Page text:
“My son’s games are on Sunday, so we can’t make church. I try to catch the podcast while I’m working out, during the week…”
I hear that with increasing frequency. The contemporary version of The Good Life (that’s the American Dream… morphed to the American Nightmare) has repainted the family portrait of the past. Sundays used to be the sacred slot on the weekly calendar; now, it’s the canvas on which the peer competition paints aspirations, across the generations. Mom and dad both work all week; kids have classes, tutors and club-team practices. Saturday and Sunday are sliced-and-diced into piecemeal portions, and the conflict demands that some options miss-out. “We can’t make church…”
Why sweat it? You’re already “saved,” and that faith transaction can never be rescinded. God isn’t flighty: what He starts, He promises to finish. Entries into the Lamb’s Book of Life are made in indelible ink (the blood of the Lamb); once you place your trust in the finished work of the Lord Jesus Christ, inclusion in the eternal Kingdom cannot be withdrawn. So, what’s the big deal?
Paul knew that finding life in the Son was not the end of the spiritual marathon; it’s the starting line. What does God expect from the now-redeemed? “Therefore, my dear friends, as you have always obeyed – not only in my presence, but now much more in my absence – continue to work out your salvation with fear and trembling, for it is God who works in you to will and to act in order to fulfill his good purpose.” (Philippians 2:12-13). Did you catch that? “Work out your salvation…”
In a time when the tough tasks are often outsourced, and swiping a credit card is the net-effort exerted by the privileged, the idea of taking personal responsibility for the heavy lifting seems a bit archaic. What does God expect of us? Again, Paul’s insight: “Therefore, since we have these promises, dear friends, let us purify ourselves from everything that contaminates body and spirit, perfecting holiness out of reverence for God.” (2 Corinthians 7:1).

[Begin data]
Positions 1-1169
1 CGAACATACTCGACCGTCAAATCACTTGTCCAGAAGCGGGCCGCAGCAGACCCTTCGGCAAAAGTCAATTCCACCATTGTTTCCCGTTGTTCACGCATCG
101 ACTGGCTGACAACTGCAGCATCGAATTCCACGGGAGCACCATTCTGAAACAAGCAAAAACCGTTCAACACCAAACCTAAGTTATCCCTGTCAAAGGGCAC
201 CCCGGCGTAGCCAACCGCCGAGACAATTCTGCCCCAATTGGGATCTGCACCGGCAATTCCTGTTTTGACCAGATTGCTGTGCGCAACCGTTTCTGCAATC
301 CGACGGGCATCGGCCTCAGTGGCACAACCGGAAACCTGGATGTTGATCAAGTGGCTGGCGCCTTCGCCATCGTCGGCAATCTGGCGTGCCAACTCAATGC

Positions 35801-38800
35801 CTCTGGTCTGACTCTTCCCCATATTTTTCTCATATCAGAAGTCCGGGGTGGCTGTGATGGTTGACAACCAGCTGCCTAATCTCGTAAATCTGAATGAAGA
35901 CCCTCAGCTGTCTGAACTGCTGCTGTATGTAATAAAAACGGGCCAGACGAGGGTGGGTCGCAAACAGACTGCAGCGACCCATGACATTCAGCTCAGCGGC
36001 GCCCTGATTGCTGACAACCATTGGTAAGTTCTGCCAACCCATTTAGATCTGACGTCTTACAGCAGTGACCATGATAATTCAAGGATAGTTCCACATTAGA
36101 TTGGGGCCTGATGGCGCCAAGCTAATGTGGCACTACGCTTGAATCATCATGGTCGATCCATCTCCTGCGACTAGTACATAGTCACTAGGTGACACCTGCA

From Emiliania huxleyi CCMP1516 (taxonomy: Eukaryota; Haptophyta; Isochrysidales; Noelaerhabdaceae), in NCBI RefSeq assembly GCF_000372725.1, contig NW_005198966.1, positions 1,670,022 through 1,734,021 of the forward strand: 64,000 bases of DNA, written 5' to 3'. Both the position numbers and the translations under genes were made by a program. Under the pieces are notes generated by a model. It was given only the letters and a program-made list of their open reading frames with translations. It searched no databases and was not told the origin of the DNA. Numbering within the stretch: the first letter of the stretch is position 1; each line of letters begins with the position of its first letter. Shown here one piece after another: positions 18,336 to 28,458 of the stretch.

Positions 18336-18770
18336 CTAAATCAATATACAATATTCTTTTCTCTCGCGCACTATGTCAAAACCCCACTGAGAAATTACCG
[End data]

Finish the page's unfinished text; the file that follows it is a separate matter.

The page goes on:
God does not relieve us from culpability for our own progress: the task of personal purification and growing holiness is our assignment, at the risk of stepping outside the zone defined by informed “fear and trembling,” within our “reverence for God.”
Sunday church is the place where we find assistance in this herculean task; the specialists are there to help: “So Christ himself gave the apostles, the prophets, the evangelists, the pastors and teachers, to equip his people for works of service, so that the body of Christ may be built up until we all reach unity in the faith and in the knowledge of the Son of God and become mature, attaining to the whole measure of the fullness of Christ. Then we will no longer be infants, tossed back and forth by the waves, and blown here and there by every wind of teaching and by the cunning and craftiness of people in their deceitful scheming. Instead, speaking the truth in love, we will grow to become in every respect the mature body of him who is the head, that is, Christ. From him the whole body, joined and held together by every supporting ligament, grows and builds itself up in love, as each part does its work.” (Ephesians 4:11-16).
You are a “part” of the Body of Christ – the Church. If you have kids, you are cultivating them for their future inclusion in the Church and its historic task (we call it “the Great Commission”). How will they discern the right direction for their life, in stark contrast to the cultural alternatives that have scheduled their games on Sunday?
Answer: they’ll follow your lead. Work out your salvation; go to church for assistance in becoming holy (that’s spiritual maturity). Breaking out of the passive observer status (modern church attendance, giving 65 minutes to be an audience for the Concert + Ted Talk). Seek the pro-bono position of your Kingdom Calling that will rightfully demand your highest level of focus and sacrifice. And, expose your family to that process, so you pass that legacy of faith/work to successive generations…
That was Paul’s ultimate outcome imperative, for the folks who were active members in the churches he planted in the First Century: “Therefore, my dear brothers and sisters, stand firm. Let nothing move you. Always give yourselves fully to the work of the Lord, because you know that your labor in the Lord is not in vain.” (1 Corinthians 15:58).
Pass on any external Sunday demand that compromises your ability to do what your faith deserves: show family and friends what it means to be fully committed to the One who is fully committed to you…